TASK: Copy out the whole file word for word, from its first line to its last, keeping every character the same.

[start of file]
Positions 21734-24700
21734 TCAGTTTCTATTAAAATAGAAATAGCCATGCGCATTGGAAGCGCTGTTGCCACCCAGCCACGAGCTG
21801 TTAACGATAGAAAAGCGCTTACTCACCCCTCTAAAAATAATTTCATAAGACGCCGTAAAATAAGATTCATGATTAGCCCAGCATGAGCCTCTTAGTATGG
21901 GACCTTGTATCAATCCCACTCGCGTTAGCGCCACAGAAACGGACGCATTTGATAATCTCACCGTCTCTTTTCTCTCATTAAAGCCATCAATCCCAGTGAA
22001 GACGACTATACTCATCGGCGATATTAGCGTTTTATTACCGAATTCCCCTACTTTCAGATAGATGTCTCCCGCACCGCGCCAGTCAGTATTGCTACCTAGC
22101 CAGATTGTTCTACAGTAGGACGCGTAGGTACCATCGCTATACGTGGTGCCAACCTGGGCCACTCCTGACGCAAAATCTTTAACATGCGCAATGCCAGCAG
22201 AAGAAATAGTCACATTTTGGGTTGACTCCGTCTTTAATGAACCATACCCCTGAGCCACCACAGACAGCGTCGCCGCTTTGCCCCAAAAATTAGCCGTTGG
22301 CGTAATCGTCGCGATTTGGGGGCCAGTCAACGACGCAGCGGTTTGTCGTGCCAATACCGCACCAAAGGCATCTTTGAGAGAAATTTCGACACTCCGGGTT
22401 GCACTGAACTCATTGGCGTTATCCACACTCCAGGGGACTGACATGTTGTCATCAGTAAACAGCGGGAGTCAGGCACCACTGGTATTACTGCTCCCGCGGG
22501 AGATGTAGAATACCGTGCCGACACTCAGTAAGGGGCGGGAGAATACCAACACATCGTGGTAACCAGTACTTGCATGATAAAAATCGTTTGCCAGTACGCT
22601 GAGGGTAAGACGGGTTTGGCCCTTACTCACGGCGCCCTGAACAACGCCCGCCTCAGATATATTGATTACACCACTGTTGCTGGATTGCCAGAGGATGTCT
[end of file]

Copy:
Positions 21734-24700
21734 TCAGTTTCTATTAAAATAGAAATAGCCATGCGCATTGGAAGCGCTGTTGCCACCCAGCCACGAGCTG
21801 TTAACGATAGAAAAGCGCTTACTCACCCCTCTAAAAATAATTTCATAAGACGCCGTAAAATAAGATTCATGATTAGCCCAGCATGAGCCTCTTAGTATGG
21901 GACCTTGTATCAATCCCACTCGCGTTAGCGCCACAGAAACGGACGCATTTGATAATCTCACCGTCTCTTTTCTCTCATTAAAGCCATCAATCCCAGTGAA
22001 GACGACTATACTCATCGGCGATATTAGCGTTTTATTACCGAATTCCCCTACTTTCAGATAGATGTCTCCCGCACCGCGCCAGTCAGTATTGCTACCTAGC
22101 CAGATTGTTCTACAGTAGGACGCGTAGGTACCATCGCTATACGTGGTGCCAACCTGGGCCACTCCTGACGCAAAATCTTTAACATGCGCAATGCCAGCAG
22201 AAGAAATAGTCACATTTTGGGTTGACTCCGTCTTTAATGAACCATACCCCTGAGCCACCACAGACAGCGTCGCCGCTTTGCCCCAAAAATTAGCCGTTGG
22301 CGTAATCGTCGCGATTTGGGGGCCAGTCAACGACGCAGCGGTTTGTCGTGCCAATACCGCACCAAAGGCATCTTTGAGAGAAATTTCGACACTCCGGGTT
22401 GCACTGAACTCATTGGCGTTATCCACACTCCAGGGGACTGACATGTTGTCATCAGTAAACAGCGGGAGTCAGGCACCACTGGTATTACTGCTCCCGCGGG
22501 AGATGTAGAATACCGTGCCGACACTCAGTAAGGGGCGGGAGAATACCAACACATCGTGGTAACCAGTACTTGCATGATAAAAATCGTTTGCCAGTACGCT
22601 GAGGGTAAGACGGGTTTGGCCCTTACTCACGGCGCCCTGAACAACGCCCGCCTCAGATATATTGATTACACCACTGTTGCTGGATTGCCAGAGGATGTCT